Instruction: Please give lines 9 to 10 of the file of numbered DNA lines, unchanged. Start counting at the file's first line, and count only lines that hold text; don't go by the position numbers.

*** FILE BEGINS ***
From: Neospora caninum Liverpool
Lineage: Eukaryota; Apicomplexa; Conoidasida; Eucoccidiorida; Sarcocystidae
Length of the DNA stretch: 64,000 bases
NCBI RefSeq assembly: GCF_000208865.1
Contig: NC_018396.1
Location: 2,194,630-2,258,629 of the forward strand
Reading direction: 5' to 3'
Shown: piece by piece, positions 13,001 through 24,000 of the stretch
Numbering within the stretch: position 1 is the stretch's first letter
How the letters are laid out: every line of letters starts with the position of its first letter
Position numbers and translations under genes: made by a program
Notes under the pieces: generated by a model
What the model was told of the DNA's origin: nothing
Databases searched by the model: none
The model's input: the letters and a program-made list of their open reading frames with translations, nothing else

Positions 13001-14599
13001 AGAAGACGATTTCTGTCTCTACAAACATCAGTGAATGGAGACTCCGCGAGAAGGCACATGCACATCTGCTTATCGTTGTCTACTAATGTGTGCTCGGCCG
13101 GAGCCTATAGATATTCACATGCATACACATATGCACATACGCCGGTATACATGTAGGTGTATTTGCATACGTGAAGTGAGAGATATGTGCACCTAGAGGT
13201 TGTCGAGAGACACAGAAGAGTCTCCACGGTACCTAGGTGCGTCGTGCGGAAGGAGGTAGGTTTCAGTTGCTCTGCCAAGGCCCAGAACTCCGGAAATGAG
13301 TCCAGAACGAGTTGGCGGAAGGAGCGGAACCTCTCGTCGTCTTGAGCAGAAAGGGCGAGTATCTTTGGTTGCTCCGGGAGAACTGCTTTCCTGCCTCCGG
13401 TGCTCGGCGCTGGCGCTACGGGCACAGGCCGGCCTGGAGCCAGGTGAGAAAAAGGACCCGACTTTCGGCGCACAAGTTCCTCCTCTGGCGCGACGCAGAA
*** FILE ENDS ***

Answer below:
Numbering within the stretch: position 1 is the stretch's first letter
How the letters are laid out: every line of letters starts with the position of its first letter